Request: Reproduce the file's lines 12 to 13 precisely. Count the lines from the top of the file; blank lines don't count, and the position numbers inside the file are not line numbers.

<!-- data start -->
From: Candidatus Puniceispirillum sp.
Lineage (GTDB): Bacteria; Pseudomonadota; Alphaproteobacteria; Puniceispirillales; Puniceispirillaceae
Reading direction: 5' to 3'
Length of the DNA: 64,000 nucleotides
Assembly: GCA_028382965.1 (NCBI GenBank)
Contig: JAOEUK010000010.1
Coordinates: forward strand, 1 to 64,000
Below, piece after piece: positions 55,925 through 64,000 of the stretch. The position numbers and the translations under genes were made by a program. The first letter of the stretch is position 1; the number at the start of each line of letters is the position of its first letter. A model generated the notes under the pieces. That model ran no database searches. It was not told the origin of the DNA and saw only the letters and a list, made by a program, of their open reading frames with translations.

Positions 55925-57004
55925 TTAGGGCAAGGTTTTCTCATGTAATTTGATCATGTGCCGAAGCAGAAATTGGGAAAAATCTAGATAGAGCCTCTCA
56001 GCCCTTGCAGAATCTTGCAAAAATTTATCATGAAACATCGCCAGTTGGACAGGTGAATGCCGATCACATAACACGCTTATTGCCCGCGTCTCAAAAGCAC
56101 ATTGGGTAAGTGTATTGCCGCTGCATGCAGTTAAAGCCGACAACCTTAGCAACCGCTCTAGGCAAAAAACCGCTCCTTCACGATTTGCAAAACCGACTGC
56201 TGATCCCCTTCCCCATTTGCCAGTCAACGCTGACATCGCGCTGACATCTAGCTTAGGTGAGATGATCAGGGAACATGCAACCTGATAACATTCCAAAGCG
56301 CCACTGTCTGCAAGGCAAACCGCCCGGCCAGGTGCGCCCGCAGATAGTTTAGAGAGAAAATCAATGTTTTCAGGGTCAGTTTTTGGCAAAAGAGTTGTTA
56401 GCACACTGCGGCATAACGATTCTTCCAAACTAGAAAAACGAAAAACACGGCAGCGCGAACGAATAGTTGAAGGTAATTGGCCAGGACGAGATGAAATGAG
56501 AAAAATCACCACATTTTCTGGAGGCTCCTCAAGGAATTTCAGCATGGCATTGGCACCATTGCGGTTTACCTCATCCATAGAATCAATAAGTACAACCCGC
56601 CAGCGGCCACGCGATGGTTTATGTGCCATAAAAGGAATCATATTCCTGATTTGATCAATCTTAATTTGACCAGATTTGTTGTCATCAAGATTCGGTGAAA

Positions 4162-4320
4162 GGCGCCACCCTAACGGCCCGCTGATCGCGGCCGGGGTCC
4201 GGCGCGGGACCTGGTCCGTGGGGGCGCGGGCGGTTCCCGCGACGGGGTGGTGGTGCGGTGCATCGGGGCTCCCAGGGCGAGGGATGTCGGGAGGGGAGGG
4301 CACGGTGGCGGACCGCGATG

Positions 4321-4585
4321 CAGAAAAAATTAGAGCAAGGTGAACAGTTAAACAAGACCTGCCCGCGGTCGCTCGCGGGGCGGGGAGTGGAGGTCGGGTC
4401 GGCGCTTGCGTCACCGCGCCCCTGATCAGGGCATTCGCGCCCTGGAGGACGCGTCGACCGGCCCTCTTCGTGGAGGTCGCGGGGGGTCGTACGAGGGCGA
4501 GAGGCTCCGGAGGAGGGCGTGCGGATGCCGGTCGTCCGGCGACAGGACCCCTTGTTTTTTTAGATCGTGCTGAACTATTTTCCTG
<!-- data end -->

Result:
56101 ATTGGGTAAGTGTATTGCCGCTGCATGCAGTTAAAGCCGACAACCTTAGCAACCGCTCTAGGCAAAAAACCGCTCCTTCACGATTTGCAAAACCGACTGC
56201 TGATCCCCTTCCCCATTTGCCAGTCAACGCTGACATCGCGCTGACATCTAGCTTAGGTGAGATGATCAGGGAACATGCAACCTGATAACATTCCAAAGCG